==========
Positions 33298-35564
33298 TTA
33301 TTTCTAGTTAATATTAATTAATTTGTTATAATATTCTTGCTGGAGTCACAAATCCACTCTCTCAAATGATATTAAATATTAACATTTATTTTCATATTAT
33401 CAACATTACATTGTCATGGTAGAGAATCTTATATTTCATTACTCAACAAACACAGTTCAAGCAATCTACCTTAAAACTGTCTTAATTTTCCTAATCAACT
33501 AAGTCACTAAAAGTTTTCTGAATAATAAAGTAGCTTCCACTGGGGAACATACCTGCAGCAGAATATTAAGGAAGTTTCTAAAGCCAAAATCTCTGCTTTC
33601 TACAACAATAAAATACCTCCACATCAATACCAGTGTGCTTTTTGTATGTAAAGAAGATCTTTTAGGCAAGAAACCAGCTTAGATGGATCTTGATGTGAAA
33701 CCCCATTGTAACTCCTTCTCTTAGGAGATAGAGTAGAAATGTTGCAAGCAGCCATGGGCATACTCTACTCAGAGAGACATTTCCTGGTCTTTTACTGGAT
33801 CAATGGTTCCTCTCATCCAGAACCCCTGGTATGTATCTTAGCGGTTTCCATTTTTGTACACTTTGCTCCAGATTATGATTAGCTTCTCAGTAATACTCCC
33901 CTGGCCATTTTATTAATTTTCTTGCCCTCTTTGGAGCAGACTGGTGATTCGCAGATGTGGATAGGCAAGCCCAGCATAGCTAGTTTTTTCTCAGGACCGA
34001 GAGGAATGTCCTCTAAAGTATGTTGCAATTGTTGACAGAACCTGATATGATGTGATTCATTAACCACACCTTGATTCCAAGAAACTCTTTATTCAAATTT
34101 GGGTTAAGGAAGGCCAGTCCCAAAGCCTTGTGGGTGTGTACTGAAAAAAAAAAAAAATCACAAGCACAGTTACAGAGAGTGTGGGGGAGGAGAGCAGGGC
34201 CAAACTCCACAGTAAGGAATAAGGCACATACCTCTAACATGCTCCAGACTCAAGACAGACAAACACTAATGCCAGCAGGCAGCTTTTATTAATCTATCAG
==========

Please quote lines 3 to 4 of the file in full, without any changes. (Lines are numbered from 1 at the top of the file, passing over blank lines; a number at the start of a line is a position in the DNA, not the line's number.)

33301 TTTCTAGTTAATATTAATTAATTTGTTATAATATTCTTGCTGGAGTCACAAATCCACTCTCTCAAATGATATTAAATATTAACATTTATTTTCATATTAT
33401 CAACATTACATTGTCATGGTAGAGAATCTTATATTTCATTACTCAACAAACACAGTTCAAGCAATCTACCTTAAAACTGTCTTAATTTTCCTAATCAACT